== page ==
Narendra Modi’s moves in Kashmir, as well as the Japanese and South Korean governments’ tactics toward each other, seem to come straight from the Trump playbook
LONDON – Nowadays, when people ask me how I am, I answer, jokingly, that I’m doing great, so long as I ignore Donald Trump’s presidency in the United States, Brexit, the crisis of the United Kingdom’s major political parties, and the performance of Manchester United.
But recently, the litany of unfortunate circumstances has gotten so long that the joke is hard to pull off. One now must also list the political crisis in Hong Kong, a burgeoning diplomatic and economic dispute between Japan and South Korea, the Indian government’s revocation of Jammu and Kashmir’s autonomy—and India-Pakistan tensions more generally—and grow-ing turmoil within South Africa’s ruling African National Congress.
Making matters worse, this has been a particularly rough summer in terms of the weather: heatwaves across Europe and the US have served as a forceful reminder of the growing effects of climate change on our everyday lives. Add to all this other persistent sources of global uncertainty—from the Middle East and Russia under President Vladimir Putin to social-media disruptions and antimicrobial resistance—and you have a recipe for despair.
If these were normal times, recent global developments would be showing up as sharply rising risk premia, especially given that global growth has slowed substantially over the course of 2019. But these are not normal times, owing primarily to the current state of monetary policymaking. Here, one must wonder if Trump has been escalating his threats of additional tariffs against China as a way to pressure the US Federal Reserve to reduce interest rates. After all, his recent Twitter tantrum on this issue came shortly after the Fed’s decision to cut its policy rate by 25 basis points. In Trump’s view—and in the view of the markets—that cut apparently wasn’t large enough.
I sometimes wonder if Trump isn’t like a James Bond villain, pursuing a secret, unnecessarily convoluted master plan for world domination. There certainly isn’t any evident logic behind most of what he does. To be sure, when it comes to foreign policy, his populist posturing may be intended to goad other leaders around the world into similar behavior. Indian Prime Minister Narendra Modi’s moves in Kashmir, as well as the Japanese and South Korean governments’ tactics toward each other, seem to come straight from the Trump playbook. Politicians around the world are no doubt telling themselves that if such behavior is acceptable for the US leader, it is appropriate for them, too.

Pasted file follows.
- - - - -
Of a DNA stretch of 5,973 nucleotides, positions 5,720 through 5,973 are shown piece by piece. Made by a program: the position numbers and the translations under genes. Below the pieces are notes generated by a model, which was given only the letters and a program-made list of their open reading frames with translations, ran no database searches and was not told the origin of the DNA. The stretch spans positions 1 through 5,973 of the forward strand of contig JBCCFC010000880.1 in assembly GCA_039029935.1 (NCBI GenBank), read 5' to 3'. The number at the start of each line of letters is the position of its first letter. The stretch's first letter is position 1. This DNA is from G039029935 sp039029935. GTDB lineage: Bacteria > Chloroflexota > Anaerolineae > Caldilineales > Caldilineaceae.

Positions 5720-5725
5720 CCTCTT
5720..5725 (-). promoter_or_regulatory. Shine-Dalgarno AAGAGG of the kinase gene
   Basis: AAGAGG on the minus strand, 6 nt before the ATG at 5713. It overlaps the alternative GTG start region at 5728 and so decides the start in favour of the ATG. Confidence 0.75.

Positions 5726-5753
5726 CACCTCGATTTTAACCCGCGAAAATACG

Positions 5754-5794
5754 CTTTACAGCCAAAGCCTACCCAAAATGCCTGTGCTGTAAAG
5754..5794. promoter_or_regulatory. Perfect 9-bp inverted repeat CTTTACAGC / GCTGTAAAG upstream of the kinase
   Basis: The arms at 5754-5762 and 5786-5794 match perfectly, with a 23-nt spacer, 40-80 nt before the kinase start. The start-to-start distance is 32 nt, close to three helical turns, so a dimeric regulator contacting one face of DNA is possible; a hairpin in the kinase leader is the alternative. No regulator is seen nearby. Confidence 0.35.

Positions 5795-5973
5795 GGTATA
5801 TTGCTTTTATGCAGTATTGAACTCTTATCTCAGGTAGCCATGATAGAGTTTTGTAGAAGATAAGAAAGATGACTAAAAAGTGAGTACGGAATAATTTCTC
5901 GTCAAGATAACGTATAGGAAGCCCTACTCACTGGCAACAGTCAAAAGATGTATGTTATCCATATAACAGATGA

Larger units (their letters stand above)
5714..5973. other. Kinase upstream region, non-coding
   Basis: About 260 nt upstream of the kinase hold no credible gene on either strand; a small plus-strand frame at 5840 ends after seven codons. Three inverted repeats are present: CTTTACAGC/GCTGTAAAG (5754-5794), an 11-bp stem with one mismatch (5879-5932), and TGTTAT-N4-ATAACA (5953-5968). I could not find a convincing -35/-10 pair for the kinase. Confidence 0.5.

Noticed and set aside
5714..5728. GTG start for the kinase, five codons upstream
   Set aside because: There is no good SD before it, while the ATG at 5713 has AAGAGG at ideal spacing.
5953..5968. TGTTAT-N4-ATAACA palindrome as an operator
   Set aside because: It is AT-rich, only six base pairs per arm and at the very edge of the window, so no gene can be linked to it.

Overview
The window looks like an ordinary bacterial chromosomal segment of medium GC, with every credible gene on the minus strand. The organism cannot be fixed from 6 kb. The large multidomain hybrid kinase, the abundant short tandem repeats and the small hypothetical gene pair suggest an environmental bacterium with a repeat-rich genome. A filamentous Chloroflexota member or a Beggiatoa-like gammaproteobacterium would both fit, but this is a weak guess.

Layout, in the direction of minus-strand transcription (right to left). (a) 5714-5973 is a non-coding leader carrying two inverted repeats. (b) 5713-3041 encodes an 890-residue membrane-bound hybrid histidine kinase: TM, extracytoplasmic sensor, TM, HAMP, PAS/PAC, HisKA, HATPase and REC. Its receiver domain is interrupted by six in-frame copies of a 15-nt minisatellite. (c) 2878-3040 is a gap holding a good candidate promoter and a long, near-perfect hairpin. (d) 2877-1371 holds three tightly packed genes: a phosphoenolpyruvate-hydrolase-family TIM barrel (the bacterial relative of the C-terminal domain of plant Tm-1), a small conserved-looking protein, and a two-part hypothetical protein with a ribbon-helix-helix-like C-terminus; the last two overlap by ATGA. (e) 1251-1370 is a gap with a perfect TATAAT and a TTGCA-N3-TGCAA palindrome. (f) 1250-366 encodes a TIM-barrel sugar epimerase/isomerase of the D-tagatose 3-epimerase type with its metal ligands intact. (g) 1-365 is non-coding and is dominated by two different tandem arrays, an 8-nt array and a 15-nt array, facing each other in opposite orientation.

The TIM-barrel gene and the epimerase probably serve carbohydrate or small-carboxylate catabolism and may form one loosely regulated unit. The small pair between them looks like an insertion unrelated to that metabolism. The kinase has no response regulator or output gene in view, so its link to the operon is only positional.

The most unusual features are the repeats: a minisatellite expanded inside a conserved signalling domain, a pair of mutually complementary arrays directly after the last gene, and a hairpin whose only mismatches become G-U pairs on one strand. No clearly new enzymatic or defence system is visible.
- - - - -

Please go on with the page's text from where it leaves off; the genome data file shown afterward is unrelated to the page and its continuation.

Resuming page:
The political logic of Trump’s domestic strategy, however, is harder to explain. Much of it is about shoring up his voter base for the 2020 presidential election. But to win a second term, he will need to peel off more voters at the margins, and it is not clear that his current approach to domestic policy will win over those who do not already support him.
As always with an incumbent, much will depend on the economy. Though the US unemployment rate remains very low, the growth cycle has slowed and is now increasingly vulnerable. Worse, the US economy seems to have developed a one-way relationship with broader financial conditions, by which I mean short-term interest rates, bond yields, stock prices, the value of the dollar, and home prices. The US economy would suffer if these financial conditions grew tighter, but it would barely benefit if they were to loosen.
It is not clear that Trump and his advisers follow these financial conditions particularly close-ly. They seem desperate for a dramatic easing, yet Trump’s threat of additional tariffs on Chinese imports has rattled global markets—including the shares of many US multinationals—and led to tighter financial conditions in the US, owing to the rising value of the dollar. To offset that effect, both short- and long-term US interest rates would need to fall significantly. And, to be sure, there are some days when financial conditions do loosen, because the prospect of new tariffs, and thus higher consumer prices, leads investors to pour into bonds, thereby offsetting the tightening effects of a rising dollar and weak equities.
Looking beyond the daily movement of the markets, it is possible that Trump is counting on the Fed to become a hostage of financial conditions, especially if bond yields drop and the yield curve inverts. That could prompt it to pursue larger rate cuts than previously indicated. But further monetary easing would do very little to mitigate the risks to the economy because these risks are not emanating from monetary-sensitive sources.
Moreover, Trump’s unpredictability has heightened risks for exporters and anyone else responsible for making long-term investment decisions. The only way for monetary-policy loosening to work, then, is if consumers take on a larger role in driving growth. And yet consumption already accounts for 70 percent of US GDP, and the trade war is driving up consumer prices, potentially setting the stage for rising unemployment.
This brings me to a point I have made many times before: global economic growth in this decade and the next is going to depend on Chinese, not American, consumers. At some point, the US, whether under Trump or someone else, must accept this fact and recognize it as an opportunity. The rise of the Chinese consumer could help to address many of America’s own economic problems if only America would stop standing in the way.